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Violent storms in the U.S. are being blamed for the deaths of at least 13 people and widespread power outages as more than 3 million people in the the eastern U.S. are facing temperatures in the 40s without electricity, and without air conditioning.
Six people were reported killed in Virginia, including a 90-year-old woman asleep in bed when a tree slammed into her home. Two young cousins in New Jersey were killed when a tree fell on their tent while camping. Other deaths were reported in Maryland, Ohio, Kentucky, and Washington, D.C.
Washington and other areas were still largely without power. People chose to escape the heat in shopping malls or hotels. Drivers navigated through intersections left unguided by dead traffic lights.
In suburban Washington, emergency call centres were without power and residents were told to go to police or fire stations if they needed help.
In addition to the heat, officials say cell phone coverage is spotty. Many residents were asked to conserve water because sewage stations had been without power for a time. And authorities cautioned people to drive carefully because tree limbs littered roads and hundreds of traffic signals were out.
From Maryland to Ohio, winds topped 112 km/h, damaging homes and uprooting trees Friday night.
West Virginia Gov. Earl Ray Tomblin declared a state of emergency after more than 500,000 customers in 27 counties were left without electricity.
Winds uprooted trees at the AT&T National golf tournament in Maryland, leading officials to take the rare step of closing the course to spectators and volunteers for safety reasons. However, play was expected to continue.
At least four utility poles fell on a road in Columbus, Ohio, making it too dangerous for people in four cars to get out, police said. One person was taken to a hospital.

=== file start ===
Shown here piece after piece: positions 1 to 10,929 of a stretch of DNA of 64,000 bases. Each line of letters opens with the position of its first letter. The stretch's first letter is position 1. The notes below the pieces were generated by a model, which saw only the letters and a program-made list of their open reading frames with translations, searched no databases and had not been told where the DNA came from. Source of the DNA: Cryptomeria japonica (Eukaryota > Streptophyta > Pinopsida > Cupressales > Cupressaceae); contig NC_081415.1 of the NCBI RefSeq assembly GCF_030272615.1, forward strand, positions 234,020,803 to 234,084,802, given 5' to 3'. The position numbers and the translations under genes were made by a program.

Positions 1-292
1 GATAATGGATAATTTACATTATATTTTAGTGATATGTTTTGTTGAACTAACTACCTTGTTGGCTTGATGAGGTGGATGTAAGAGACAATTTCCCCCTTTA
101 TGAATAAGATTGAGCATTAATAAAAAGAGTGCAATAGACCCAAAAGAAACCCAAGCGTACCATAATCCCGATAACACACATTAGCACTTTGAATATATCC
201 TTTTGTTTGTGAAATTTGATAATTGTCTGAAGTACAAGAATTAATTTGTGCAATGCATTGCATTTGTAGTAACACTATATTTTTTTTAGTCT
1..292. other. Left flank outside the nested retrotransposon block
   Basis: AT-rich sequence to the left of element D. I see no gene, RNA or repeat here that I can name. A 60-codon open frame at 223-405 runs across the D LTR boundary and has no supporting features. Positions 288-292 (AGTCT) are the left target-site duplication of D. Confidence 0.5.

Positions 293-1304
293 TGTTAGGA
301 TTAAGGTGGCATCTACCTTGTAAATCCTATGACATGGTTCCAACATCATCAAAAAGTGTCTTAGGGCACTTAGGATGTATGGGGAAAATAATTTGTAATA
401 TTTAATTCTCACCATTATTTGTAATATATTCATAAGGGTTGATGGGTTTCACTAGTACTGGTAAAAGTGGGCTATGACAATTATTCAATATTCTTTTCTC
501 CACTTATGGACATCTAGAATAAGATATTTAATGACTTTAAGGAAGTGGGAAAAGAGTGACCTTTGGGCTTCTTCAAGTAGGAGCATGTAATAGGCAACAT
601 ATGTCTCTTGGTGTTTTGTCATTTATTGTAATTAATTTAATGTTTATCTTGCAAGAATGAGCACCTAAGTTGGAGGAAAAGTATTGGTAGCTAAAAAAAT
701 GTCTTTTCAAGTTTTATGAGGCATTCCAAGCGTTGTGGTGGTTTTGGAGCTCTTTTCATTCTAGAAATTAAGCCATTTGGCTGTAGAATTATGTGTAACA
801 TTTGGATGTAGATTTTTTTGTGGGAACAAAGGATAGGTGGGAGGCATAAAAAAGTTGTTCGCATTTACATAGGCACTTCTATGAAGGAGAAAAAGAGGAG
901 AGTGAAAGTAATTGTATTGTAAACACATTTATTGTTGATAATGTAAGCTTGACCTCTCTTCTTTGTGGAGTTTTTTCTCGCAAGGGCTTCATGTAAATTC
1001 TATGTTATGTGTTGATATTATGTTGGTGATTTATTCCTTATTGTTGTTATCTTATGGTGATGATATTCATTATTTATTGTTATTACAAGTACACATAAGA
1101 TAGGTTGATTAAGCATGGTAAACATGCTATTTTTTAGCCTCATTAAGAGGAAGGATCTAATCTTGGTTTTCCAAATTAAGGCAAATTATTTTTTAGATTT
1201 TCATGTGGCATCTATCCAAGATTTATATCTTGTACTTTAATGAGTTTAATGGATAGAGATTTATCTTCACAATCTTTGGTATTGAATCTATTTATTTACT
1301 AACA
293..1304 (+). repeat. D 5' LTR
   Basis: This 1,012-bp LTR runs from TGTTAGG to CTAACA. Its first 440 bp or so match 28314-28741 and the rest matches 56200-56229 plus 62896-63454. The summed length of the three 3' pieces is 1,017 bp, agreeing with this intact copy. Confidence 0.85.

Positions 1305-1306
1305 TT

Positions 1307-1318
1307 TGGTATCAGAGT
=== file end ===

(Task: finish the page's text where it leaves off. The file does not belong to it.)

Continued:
As of 9:30 a.m. ET Saturday, Pepco was reporting 440,000 outages in the District of Columbia and Montgomery and Prince George's counties, Md. Washington radio station WTOP was reporting a much higher number.
"We have more than half our system down," said Pepco spokeswoman Myra Oppel. "This is definitely going to be a multi-day outage."
Pepco spokesman Clay Anderson told CBC News it will take several days to restore power to all customers in the Washington area.
The U.S. National Weather Service warned temperatures could climb near or above 40 C on Saturday in many areas that were already without power. Thousands were without electricity in their homes and were seeking refuge in movie theaters, shopping malls, restaurants and official cooling centres. Forecasters warned that another round of storms was possible in the afternoon, which could complicate cleanup efforts.
Jose Amaya, 41, of Germantown, Md., said his wife and two daughters planned to hang out at the mall to stay cool and he joked that the outage was going to cost him because they would be shopping. His wife, who works for a hotel chain, also planned to get the family a room to stay.
In the U.S. capital, the Metrorail subway trains were returned to their endpoints due to the storms and related damage, officials said.
"It has had a widespread effect on the region," Metro spokesman Dan Stessel said early Saturday. He said about 17 train stations were operating on backup power due to local power outages, but that he didn't anticipate service being disrupted on Saturday.
Amtrak suspended its service from Washington, D.C., to Philadelphia due to the storms, at least until mid-morning.
More than 20 elderly residents at an apartment home in Indianapolis were displaced when the facility lost power due to a downed tree. Most were bused to a Red Cross facility to spend the night, and others who depend on oxygen assistance were given other accommodations, the fire department said.
About 418,000 were without power in Baltimore County, Md.; 1.25 million customers in Virginia, including the suburbs outside Washington; 419,000 in Washington, D.C.; 800,000 to 1 million in Ohio; 500,000 in West Virginia; and 170,000 in New Jersey.
The storms hit as cities along the coast sweltered in record-setting heat.
Earlier Friday, the nation's capital reached 40 C, topping a record of 38 C set in 1934.